Sunday, June 16, 2013

For Whom Did Christ Die? Revisiting a Doctrine.

For whom did Christ die?  This is a question that I have been turning over again in my mind.  For many believers, the answer is seemingly straightforward - he died for all men.  The Calvinist perspective that Christ died for the elect is often viewed as a strangely perverted view of Scripture.  Passages such as 1 Tim. 2:4-6 and John 3:16 are often quoted as settling the issue firmly on the side of those who embrace the view that Christ died for all mankind.

The issue under consideration here is that of the extent of the atonement.  Those who embrace an Arminian position advocate universal atonement whereas Calvinists advocate for what has become known (unfortunately, I think) as limited atonement.  I say this is an unfortunate category because everyone who embraces the death of Christ as an atoning work limits the atonement in some way.  Those who believe in universal atonement limit its efficacy (after all, in this view, many for whom Christ died will be lost, which means that his atonement failed to save them), whereas those who embrace the Calvinist position limit its scope.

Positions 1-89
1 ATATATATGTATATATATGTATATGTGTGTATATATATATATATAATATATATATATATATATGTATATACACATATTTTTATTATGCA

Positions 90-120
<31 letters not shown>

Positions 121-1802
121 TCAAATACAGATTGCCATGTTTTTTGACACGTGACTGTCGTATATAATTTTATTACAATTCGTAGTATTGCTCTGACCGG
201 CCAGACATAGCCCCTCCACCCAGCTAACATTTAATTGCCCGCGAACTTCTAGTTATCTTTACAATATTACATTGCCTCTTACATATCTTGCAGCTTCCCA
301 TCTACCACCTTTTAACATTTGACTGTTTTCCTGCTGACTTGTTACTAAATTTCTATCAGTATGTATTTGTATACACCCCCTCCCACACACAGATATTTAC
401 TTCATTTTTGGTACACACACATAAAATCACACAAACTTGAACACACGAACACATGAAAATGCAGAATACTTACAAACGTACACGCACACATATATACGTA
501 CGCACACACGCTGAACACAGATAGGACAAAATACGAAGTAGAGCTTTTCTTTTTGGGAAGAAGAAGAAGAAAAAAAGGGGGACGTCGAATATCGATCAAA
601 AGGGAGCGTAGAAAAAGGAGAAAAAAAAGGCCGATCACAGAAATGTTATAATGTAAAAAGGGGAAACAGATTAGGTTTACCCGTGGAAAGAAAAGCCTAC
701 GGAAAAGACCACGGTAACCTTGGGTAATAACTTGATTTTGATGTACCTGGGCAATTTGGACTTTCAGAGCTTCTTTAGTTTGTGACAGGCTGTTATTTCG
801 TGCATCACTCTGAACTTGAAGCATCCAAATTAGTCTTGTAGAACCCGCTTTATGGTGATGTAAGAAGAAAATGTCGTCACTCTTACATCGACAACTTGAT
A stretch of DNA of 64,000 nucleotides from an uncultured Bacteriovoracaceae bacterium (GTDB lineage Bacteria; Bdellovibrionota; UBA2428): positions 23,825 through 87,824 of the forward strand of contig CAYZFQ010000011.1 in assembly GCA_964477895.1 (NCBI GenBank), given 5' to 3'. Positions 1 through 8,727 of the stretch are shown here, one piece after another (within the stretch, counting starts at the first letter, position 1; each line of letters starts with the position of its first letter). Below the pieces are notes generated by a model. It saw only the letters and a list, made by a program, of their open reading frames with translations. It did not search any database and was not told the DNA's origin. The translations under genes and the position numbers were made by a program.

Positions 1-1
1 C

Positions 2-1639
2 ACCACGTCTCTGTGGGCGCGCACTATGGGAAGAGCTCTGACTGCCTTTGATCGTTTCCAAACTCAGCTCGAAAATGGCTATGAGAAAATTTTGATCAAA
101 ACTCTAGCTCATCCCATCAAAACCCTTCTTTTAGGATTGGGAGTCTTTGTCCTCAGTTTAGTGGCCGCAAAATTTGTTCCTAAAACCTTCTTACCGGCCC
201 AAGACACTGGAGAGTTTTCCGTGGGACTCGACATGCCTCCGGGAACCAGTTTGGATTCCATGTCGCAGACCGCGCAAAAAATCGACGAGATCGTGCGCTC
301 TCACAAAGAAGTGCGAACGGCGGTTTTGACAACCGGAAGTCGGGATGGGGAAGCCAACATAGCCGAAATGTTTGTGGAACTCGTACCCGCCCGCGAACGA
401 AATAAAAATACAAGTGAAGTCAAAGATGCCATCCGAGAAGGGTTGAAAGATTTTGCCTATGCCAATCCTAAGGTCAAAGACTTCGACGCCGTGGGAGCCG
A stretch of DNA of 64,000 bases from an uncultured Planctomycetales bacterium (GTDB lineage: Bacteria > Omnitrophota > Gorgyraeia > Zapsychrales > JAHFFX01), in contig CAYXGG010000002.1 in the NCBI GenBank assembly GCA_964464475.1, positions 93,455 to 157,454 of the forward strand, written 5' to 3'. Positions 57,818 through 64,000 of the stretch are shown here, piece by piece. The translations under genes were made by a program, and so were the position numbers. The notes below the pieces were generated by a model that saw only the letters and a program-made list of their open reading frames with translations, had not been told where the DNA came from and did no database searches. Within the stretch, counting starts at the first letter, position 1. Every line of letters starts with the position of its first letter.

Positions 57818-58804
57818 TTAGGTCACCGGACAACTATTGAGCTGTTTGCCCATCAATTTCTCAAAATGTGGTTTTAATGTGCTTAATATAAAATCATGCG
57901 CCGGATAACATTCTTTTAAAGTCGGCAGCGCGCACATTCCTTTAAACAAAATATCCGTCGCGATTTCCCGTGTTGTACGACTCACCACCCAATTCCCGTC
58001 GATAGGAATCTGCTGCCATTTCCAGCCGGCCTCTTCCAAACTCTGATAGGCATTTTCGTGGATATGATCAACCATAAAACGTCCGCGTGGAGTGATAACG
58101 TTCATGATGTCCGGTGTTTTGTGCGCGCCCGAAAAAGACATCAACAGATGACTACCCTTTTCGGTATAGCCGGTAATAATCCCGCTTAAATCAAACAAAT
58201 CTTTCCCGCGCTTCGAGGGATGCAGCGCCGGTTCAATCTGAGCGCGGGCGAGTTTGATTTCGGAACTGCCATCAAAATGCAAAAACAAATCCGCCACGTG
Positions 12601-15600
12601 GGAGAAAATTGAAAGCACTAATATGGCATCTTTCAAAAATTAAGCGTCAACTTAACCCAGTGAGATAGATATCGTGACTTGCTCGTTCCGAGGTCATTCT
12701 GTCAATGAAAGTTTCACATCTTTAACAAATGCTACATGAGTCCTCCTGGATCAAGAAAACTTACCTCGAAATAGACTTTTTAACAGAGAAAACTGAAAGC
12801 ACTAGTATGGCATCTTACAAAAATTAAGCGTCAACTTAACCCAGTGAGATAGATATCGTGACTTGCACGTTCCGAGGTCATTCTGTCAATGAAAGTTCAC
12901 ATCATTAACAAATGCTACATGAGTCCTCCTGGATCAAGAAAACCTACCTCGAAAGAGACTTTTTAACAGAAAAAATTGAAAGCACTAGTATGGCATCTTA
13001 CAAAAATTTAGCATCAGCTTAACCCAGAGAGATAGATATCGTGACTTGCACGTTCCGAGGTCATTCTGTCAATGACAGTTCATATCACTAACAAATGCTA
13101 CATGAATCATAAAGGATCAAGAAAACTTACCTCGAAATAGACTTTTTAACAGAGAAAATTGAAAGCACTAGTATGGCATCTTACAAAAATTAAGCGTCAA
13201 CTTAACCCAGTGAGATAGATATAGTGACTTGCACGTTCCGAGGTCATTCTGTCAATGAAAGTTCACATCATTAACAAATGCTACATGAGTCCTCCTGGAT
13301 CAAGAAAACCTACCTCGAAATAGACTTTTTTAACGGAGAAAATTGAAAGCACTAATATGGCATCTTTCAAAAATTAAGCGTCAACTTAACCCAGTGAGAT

Yet even among Calvinists, there is a divergence of opinion.  Tom Nettles, in his introduction to the Works of Andrew Fuller explains:
Historically, Calvinists have defended limited atonement from two standpoints.  Some contend that the atonement is limited to the elect only by the covenantal design of the Triune God.  Others see its limitation, not merely in its covenantal design, but in its very nature as a just propitiatory sacrifice.  [Andrew] Fuller falls under the first category and is joined there by such esteemed company as the canons of the Synod of Dort, John Owen, and J. P. Boyce.  Abraham Booth, and English Baptist, and John L. Dagg, a Southern Baptist, defend the second category.